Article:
The Air Force wants to smooth Boeing’s feathers after bomber debacle

October 30, 2015, 9:36 AM UTC
A US flag flutters in the wind beside a B-2 Stealth Bomber at the Palmdale Aircraft Integration Center of Excellence in Palmdale, California on July 17, 2014, where the US Air Force and manufacturer of the B-2, Northrop Grumman, celebrated the 25th anniversary of the B-2 Stealth Bomber's first flight. Northrop Grumman is the prime contractor for the US Air Force's B-2 stealth bomber, a key component in the nation's long range strike arsenal and one of the most survivable aircraft in the world. AFP PHOTO/Frederic J. BROWN (Photo credit should read FREDERIC J. BROWN/AFP/Getty Images)

The U.S. Air Force is due to brief Boeing Co (BA) on Friday about its decision to award Northrop Grumman Corp (NOC) a huge contract to build the next generation of long-range strike bombers, according to two sources familiar with the matter.

Boeing, which had teamed up with Lockheed Martin Corp (LMT) , told its staff in a memo on Tuesday that it would “rigorously deliberate” whether to protest the contract award, with a decision likely within two weeks.

The loss of the $80 billion tender is a huge blow to Boeing’s military division, and the decision has rankled particularly badly because of a perception that the Pentagon awarded the contract to Northrop mainly because it was concerned about becoming too dependent on Boeing and Lockheed. Pentagon acquisition chief Frank Kendall recently warned about the undue influence of increasingly large defense contractors.

“When you make a statement like that, and then give a contract like to a smaller and less experienced company, it does raise suspicion. That will be closely looked at,” said one source.

Boeing and Lockheed have already requested answers on how the competition was scored with regard to price and risk. Air Force officials have declined to comment publicly about how the two bids compared. They said only that Northrop’s bomber represented the “best value for the nation” and would cost $511 million per plane, on average, in 2010 dollars, well below the program’s cost cap of $550 million per plane.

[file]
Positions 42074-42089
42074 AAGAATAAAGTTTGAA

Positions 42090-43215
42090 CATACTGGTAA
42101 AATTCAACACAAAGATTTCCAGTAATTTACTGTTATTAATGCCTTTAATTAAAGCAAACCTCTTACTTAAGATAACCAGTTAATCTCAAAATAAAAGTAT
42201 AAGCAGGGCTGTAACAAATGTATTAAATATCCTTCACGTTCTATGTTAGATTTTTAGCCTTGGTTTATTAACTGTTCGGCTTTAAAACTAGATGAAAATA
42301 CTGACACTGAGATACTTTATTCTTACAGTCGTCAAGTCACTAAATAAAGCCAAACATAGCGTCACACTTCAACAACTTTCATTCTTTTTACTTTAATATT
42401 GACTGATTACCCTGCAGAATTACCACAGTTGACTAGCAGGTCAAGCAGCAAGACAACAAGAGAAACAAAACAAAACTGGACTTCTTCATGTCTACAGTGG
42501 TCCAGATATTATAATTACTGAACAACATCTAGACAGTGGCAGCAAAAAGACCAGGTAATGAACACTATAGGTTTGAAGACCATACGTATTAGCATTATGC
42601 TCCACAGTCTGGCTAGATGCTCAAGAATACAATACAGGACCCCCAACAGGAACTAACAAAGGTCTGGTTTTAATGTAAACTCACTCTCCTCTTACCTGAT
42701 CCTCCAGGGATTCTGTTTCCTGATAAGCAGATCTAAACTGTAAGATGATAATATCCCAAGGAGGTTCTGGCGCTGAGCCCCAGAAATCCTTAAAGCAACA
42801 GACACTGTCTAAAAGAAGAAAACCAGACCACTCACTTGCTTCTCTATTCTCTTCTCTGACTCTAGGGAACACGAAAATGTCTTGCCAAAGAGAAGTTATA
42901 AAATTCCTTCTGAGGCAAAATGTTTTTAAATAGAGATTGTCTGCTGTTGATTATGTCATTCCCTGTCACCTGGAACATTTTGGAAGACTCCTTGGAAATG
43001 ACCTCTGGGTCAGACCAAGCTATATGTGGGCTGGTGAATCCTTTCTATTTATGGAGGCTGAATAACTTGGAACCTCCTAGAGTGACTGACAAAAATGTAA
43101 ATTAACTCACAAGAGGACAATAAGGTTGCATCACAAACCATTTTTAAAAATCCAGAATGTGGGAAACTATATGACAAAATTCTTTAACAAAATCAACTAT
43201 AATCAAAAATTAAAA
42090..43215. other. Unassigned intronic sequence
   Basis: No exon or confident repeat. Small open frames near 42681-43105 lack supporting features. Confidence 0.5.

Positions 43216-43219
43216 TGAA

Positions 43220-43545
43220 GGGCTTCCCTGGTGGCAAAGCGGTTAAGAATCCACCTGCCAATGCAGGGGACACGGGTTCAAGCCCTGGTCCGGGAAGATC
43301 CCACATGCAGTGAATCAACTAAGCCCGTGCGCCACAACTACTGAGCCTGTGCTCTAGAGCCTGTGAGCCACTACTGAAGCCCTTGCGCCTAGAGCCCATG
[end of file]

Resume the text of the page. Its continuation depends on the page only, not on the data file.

Under federal law, companies have 10 days after an agency debrief to file with the U.S. Government Accountability Office, an arm of Congress that rules on federal contract protests. The GAO then has 100 days to evaluate the case.

Boeing executives were in “total shock” about the contract loss, said one of the sources, given the combined strength and capabilities of the Pentagon’s two largest suppliers.

Executives were concerned that the Air Force had not fully accounted for risks involved in setting up a new large airplane production line, as Northrop must do given that it is not currently producing large numbers of combat aircraft.

Northrop does build the center fuselage for Lockheed’s F-35 fighter jet, the aft and center fuselage for Boeing’s F/A-18E/F fighter jet, and the Global Hawk high-altitude drone.

Boeing declined to comment. Air Force officials could not immediately be reached for comment.




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